In "The Love Song of J. Alfred Prufrock" why does he keep repeating,”there will be time,there will be time”?

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mrs-campbell eNotes educator| Certified Educator

The guidelines of this website allow for one question a day; I rather suspect that you are sneaking in more than that.  I suggest keeping to the guidelines, and submitting the second question that you slid in there tomorrow, or asking your teacher for help. It is a difficult poem to understand without a lot of guidance, so hopefully your teacher can help you if you express the need for it.

In regards to why Prufrock keeps repeating "there will be time," try to put yourself into his shoes.  He is probably a shy, introverted, socially awkward guy (he does compare himself to an ugly crab scuttling on an ocean floor, after all-he has some self-esteem issues) who is trying to muster up the courage to say some pretty bold things to a girl he cares for.  He's probably been trying to say these things for quite some time, because he keeps analyzing possible scenarios, and possible outcomes (he worries she'll scoff at him, reject him, and he'll leave, dejected while they all stare at him).  So, if there has ever been something that you really know that you should do, but are really scared to do it, what do you do?  Most people make excuses; they procrastinate and find other things to do first, putting it off for as long as they can.  So, when Prufrock says, "there will be time," it is almost like he is arguing with himself.  One part of him really, really just wants to get it over with, but then the insecure part of him keeps interjecting and saying, "What's the rush?  She's not going anywhere,  The tea-parties aren't going anywhere.  The scene never changes-there will be plenty of time to state your feelings.  There will be time, some other day, to take the leap."  His repetition of that phrase is his fear and insecurities stepping in and giving him the excuse to put it off yet one more day.  Does that make sense?  It's like if you finally get the courage to do something brave, you're about to do it, then bam.  You chicken out, and to console yourself, you say, "What's the big deal?  There will be time to try again; just do it next time!"  I hope that helps a bit; good luck with the poem, I know it's tricky.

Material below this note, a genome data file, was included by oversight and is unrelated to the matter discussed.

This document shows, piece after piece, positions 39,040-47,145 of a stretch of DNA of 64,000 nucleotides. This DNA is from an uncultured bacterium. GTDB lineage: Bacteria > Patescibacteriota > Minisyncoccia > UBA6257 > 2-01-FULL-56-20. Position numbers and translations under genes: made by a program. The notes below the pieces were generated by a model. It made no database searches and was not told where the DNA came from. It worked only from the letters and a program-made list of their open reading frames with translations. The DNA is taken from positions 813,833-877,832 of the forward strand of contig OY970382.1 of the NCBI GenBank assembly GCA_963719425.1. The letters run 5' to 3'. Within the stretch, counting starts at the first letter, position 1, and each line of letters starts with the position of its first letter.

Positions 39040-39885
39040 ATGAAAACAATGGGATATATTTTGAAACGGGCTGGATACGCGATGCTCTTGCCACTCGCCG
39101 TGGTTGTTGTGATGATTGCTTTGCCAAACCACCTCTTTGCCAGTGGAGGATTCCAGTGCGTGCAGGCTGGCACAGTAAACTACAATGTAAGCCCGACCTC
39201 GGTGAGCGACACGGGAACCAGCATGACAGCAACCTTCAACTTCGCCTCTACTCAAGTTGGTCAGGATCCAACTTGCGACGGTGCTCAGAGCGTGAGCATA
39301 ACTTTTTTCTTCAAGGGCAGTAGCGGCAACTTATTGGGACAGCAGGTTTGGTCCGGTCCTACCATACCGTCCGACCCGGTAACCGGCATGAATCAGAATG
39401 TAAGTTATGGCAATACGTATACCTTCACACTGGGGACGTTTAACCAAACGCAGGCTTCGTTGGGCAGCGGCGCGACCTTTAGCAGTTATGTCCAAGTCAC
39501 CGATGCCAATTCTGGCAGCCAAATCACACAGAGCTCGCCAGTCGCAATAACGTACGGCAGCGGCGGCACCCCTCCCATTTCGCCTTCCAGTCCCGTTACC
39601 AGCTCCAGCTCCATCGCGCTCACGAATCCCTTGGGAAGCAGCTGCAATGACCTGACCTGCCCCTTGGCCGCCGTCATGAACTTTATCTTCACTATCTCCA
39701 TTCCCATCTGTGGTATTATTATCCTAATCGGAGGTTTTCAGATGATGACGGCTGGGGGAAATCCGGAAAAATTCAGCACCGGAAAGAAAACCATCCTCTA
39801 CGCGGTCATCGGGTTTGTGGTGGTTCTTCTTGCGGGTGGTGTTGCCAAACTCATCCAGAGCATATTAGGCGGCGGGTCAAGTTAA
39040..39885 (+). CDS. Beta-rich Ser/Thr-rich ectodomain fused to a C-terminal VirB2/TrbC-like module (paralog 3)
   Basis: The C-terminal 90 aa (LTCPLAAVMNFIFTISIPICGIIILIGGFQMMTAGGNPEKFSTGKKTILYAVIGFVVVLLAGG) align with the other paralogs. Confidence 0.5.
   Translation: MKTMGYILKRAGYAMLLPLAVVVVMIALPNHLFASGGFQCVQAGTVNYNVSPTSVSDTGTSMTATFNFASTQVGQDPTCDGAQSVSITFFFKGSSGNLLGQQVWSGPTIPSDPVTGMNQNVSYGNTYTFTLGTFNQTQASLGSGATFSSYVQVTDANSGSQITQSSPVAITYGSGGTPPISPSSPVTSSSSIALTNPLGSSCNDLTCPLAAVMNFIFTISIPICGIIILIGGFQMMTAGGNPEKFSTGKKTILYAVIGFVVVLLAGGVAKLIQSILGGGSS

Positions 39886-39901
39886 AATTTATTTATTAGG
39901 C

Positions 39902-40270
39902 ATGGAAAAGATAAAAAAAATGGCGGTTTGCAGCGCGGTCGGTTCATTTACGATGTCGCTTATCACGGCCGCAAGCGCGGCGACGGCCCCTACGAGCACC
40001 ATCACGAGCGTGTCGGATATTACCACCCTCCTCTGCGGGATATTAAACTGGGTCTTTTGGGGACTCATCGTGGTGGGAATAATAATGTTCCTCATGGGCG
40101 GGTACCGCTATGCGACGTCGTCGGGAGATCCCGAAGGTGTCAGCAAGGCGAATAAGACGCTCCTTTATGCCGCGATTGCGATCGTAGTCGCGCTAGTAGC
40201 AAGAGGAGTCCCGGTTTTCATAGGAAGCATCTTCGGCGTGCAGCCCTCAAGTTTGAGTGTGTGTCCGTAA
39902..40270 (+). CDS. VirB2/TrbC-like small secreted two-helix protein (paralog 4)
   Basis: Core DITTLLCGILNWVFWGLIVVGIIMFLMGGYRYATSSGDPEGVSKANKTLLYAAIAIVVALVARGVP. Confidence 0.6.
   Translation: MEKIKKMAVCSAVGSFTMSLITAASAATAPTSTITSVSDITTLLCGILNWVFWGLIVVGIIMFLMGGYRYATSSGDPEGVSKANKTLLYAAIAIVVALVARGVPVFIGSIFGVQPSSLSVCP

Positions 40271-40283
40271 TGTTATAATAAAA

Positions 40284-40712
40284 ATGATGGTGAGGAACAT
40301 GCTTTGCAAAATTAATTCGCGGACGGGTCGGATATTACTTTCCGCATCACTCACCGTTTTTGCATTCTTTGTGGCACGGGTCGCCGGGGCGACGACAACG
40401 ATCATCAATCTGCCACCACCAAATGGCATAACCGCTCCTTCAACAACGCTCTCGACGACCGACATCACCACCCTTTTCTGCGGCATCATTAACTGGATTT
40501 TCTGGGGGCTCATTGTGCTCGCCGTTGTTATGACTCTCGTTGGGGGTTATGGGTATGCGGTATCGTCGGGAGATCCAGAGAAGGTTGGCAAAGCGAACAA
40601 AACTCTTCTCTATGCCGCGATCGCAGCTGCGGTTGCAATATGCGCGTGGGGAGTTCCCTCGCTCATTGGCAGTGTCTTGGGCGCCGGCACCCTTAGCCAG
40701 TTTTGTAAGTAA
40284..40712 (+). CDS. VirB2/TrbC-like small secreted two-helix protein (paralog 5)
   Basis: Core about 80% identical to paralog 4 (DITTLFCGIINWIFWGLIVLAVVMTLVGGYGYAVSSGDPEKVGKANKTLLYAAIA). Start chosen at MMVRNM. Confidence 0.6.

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The Love Song of J. Alfred Prufrock

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